Strongest income rise in the north
Households in the northernmost counties saw the strongest rise in equivalent income after taxes from 2010 to 2011. Income grew fastest in Nordland, where household income rose by 3.8 per cent in real terms.
|Median household equivalent income after tax||Change in household equivalent income after tax 2010-2011, constant prices|
|The whole country||312 000||3.3|
|Sogn og Fjordane||306 000||3.6|
|Møre og Romsdal||311 000||3.1|
Median equivalent income after tax grew by 3.3 per cent in the population at large between 2010 and 2011 in real terms. Household income grew fastest in the three northernmost counties in Norway and in Sør-Trøndelag, while the slowest income growth was experienced by households living in the counties Buskerud and Aust-Agder.
In a longer time perspective, Rogaland is the county with the strongest rise in household equivalent income. From 2004 to 2011, median income grew by roughly 27 per cent in real terms in this county. On the other hand, Akershus, Oslo and Østfold saw the weakest growth in income, by slightly less than 20 per cent in real terms.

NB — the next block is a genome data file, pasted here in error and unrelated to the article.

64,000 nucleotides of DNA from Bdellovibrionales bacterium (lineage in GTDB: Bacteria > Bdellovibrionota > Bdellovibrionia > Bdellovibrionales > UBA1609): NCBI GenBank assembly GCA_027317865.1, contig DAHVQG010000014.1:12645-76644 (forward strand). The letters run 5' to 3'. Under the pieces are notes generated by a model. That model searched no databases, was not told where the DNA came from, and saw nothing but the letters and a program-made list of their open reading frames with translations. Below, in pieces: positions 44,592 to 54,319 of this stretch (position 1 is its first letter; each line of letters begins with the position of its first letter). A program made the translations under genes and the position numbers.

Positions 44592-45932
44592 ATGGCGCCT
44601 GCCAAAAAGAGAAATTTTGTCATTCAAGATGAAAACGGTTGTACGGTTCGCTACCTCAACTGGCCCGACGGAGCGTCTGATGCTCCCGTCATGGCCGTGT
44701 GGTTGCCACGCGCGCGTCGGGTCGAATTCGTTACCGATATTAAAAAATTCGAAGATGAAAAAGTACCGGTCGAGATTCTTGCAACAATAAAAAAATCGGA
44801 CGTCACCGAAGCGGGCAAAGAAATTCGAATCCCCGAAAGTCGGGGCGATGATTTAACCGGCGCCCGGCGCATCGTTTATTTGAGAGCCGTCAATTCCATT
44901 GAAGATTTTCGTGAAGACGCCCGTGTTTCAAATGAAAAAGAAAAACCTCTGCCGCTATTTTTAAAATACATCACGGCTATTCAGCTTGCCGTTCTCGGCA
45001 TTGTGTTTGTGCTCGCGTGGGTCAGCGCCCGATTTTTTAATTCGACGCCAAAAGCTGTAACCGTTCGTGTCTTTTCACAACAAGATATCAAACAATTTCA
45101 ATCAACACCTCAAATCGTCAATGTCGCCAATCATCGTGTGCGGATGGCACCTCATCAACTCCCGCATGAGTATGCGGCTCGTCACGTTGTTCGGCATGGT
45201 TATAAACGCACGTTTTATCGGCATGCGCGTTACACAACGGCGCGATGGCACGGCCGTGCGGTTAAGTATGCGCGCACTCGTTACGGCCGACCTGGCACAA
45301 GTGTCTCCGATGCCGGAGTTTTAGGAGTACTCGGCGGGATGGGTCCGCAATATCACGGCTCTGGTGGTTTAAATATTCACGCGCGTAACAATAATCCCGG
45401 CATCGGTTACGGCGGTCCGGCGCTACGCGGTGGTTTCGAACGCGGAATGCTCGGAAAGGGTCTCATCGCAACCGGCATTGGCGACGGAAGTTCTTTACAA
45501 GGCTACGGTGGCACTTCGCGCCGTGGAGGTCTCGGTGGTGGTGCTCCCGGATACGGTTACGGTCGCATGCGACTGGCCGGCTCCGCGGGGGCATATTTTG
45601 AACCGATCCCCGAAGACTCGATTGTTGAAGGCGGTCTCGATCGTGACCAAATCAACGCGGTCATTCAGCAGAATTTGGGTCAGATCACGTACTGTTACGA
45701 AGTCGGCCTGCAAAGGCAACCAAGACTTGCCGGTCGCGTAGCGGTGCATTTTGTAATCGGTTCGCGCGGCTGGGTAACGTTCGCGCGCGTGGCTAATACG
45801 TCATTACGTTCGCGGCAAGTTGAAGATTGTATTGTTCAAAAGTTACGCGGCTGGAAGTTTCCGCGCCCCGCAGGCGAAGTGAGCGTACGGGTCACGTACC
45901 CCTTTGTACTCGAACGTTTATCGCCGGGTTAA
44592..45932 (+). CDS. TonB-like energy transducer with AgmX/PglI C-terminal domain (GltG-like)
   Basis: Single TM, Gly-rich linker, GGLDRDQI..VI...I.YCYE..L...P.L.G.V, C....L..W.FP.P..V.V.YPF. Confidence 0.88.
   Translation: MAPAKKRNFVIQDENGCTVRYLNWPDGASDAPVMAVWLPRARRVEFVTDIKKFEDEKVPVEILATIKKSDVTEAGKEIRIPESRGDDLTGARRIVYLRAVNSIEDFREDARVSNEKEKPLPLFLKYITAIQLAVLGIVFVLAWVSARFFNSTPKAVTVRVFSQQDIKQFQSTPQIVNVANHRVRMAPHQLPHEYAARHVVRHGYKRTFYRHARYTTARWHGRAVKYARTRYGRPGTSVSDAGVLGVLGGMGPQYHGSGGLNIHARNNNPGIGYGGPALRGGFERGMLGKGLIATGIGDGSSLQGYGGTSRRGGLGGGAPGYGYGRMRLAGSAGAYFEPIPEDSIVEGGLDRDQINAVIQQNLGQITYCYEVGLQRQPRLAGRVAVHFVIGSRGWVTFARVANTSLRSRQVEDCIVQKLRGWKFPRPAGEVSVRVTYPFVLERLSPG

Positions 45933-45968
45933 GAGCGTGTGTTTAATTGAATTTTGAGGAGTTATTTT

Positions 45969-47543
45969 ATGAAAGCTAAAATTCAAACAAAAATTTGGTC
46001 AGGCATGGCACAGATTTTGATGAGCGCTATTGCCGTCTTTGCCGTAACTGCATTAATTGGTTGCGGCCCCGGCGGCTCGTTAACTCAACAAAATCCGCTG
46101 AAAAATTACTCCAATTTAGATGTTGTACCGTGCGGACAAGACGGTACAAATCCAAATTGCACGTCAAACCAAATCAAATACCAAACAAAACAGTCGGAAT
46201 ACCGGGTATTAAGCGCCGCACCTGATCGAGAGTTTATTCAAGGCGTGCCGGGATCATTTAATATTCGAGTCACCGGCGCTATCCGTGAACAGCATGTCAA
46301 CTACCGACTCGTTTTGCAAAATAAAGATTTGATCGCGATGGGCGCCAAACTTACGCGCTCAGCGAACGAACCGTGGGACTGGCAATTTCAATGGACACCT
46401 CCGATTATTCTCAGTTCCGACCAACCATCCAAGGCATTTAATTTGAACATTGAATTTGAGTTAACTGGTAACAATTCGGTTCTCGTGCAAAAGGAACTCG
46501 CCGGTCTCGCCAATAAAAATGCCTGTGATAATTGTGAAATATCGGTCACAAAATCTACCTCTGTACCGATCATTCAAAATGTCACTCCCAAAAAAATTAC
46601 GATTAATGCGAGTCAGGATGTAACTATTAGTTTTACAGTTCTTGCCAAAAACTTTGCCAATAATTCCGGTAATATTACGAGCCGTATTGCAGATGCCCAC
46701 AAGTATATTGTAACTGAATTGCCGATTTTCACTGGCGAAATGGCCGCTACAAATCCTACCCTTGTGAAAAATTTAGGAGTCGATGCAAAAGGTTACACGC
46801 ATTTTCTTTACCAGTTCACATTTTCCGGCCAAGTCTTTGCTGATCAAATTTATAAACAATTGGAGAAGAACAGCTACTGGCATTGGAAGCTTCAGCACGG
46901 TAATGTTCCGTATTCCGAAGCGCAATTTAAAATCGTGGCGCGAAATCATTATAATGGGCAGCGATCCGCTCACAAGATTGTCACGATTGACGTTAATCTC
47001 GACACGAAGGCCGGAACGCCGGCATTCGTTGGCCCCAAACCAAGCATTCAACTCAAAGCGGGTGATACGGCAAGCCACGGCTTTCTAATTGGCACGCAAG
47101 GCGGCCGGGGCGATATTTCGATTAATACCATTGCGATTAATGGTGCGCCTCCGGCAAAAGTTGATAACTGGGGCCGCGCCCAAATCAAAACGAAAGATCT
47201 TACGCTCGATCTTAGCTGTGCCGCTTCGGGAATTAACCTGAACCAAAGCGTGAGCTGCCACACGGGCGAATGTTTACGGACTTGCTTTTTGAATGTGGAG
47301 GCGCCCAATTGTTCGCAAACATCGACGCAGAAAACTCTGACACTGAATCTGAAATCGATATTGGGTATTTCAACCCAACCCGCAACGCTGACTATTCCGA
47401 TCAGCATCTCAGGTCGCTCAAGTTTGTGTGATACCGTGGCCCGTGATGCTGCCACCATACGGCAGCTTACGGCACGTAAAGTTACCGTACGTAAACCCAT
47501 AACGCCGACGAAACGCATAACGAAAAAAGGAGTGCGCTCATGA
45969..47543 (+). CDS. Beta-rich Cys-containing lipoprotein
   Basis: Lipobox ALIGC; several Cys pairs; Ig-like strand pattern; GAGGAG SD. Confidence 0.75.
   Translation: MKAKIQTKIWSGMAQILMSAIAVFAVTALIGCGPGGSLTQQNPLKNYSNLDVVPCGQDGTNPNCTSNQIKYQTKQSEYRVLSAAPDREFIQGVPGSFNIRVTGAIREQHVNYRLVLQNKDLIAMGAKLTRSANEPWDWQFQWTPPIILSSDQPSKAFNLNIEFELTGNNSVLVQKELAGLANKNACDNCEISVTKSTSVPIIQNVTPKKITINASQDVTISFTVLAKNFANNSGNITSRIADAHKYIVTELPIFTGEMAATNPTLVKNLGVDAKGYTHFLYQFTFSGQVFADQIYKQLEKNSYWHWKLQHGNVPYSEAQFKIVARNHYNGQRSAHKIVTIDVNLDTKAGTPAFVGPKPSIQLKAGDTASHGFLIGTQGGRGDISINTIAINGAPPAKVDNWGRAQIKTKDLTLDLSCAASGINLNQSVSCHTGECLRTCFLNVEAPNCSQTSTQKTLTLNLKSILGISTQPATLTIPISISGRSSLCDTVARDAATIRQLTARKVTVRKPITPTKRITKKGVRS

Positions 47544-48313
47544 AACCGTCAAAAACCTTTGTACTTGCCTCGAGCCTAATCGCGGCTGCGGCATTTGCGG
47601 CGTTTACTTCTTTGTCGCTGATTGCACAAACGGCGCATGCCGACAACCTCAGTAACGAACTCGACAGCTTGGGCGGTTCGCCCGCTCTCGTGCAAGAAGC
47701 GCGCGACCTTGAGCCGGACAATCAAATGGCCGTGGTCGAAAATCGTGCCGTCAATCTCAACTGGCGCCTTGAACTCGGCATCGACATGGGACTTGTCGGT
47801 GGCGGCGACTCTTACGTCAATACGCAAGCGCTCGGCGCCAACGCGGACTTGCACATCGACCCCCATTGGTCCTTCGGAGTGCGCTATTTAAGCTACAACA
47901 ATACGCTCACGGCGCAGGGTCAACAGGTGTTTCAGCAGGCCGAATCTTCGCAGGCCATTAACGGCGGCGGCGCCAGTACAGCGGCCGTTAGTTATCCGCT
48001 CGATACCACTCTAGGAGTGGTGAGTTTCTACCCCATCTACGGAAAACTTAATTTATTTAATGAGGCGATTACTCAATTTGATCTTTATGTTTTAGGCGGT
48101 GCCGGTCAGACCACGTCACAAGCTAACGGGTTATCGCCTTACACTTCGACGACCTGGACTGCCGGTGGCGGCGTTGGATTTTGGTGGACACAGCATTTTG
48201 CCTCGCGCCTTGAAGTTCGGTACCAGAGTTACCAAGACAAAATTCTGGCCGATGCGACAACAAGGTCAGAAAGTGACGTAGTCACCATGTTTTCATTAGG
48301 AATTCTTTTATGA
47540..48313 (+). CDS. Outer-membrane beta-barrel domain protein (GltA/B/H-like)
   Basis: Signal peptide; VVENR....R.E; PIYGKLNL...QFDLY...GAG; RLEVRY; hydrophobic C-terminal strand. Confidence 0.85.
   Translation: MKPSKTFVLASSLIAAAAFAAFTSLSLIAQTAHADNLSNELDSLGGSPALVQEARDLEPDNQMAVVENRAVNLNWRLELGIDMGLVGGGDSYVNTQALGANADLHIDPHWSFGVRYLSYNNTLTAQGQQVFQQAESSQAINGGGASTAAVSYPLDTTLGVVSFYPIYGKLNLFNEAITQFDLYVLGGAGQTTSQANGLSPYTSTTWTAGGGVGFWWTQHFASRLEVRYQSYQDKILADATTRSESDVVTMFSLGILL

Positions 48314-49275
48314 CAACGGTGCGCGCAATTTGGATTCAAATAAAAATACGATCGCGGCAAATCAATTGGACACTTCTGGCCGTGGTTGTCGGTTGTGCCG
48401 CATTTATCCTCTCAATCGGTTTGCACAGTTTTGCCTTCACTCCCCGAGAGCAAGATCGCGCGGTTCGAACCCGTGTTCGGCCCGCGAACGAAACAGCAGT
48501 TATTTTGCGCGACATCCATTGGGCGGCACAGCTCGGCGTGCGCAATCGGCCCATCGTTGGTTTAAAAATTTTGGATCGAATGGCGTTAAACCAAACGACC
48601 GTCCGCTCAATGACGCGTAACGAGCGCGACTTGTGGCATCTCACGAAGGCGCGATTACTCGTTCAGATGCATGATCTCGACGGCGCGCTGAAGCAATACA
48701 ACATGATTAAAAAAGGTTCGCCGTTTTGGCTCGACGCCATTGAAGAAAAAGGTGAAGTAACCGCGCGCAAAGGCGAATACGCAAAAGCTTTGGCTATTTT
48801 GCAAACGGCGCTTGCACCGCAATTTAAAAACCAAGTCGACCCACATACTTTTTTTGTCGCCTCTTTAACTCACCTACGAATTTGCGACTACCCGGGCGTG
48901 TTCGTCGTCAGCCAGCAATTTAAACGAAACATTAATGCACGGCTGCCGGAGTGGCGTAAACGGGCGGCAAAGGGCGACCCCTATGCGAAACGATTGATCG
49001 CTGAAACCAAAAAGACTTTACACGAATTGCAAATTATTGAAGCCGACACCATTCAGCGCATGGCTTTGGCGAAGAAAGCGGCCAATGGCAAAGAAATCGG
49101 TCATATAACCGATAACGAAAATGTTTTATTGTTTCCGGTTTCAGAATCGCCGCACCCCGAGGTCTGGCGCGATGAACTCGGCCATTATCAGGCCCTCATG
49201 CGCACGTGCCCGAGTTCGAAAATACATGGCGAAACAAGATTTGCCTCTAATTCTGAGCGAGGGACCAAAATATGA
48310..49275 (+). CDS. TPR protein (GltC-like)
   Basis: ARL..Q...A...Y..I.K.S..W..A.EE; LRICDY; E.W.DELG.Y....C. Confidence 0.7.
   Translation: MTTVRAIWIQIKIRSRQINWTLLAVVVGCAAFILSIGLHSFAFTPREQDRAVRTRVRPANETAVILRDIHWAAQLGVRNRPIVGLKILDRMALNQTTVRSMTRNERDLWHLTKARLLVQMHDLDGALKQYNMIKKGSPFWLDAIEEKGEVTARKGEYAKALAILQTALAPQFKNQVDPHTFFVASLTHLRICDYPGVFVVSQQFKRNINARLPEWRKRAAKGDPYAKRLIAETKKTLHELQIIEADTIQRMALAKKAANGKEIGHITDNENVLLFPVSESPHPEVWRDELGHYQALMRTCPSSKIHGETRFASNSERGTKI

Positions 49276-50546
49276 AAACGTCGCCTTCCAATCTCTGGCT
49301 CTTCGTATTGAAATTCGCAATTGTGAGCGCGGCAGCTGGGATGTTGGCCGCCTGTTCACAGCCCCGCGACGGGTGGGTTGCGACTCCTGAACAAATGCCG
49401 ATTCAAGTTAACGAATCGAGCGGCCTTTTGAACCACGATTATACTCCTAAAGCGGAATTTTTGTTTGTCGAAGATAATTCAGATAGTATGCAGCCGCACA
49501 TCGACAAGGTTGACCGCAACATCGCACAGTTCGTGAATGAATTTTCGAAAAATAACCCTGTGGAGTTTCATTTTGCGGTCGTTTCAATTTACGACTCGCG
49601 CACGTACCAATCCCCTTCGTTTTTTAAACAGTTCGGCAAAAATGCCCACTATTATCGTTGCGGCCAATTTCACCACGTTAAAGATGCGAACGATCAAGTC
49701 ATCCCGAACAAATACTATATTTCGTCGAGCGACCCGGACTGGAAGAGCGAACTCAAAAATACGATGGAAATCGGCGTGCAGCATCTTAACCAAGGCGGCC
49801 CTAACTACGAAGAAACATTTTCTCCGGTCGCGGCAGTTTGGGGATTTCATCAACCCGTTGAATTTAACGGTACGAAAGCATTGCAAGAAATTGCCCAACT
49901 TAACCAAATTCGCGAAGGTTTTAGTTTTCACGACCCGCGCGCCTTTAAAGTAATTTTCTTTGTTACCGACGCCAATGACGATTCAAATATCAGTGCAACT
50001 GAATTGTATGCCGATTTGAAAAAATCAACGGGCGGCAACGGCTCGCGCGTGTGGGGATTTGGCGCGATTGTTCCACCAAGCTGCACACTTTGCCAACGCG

In order to be able to compare the incomes of different types of households, the household income is normally adjusted using equivalence scales or consumption weights. In this way, the income is calculated after tax per consumption unit. These consumer weights take into account that large households need higher incomes than small households in order to have an equivalent standard of living, and also that large households will benefit from economies of scale with regard to some goods (e.g. TV, washing machine, newspapers, electricity costs etc.). There are numerous types of equivalence scales but there is no consensus of opinion on which scale is the best. In these statistics, the EU scale or the ’modified’ OECD scale is used. This is the most commonly used scale in Europe today.
The statistics is published with Income and wealth statistics for households.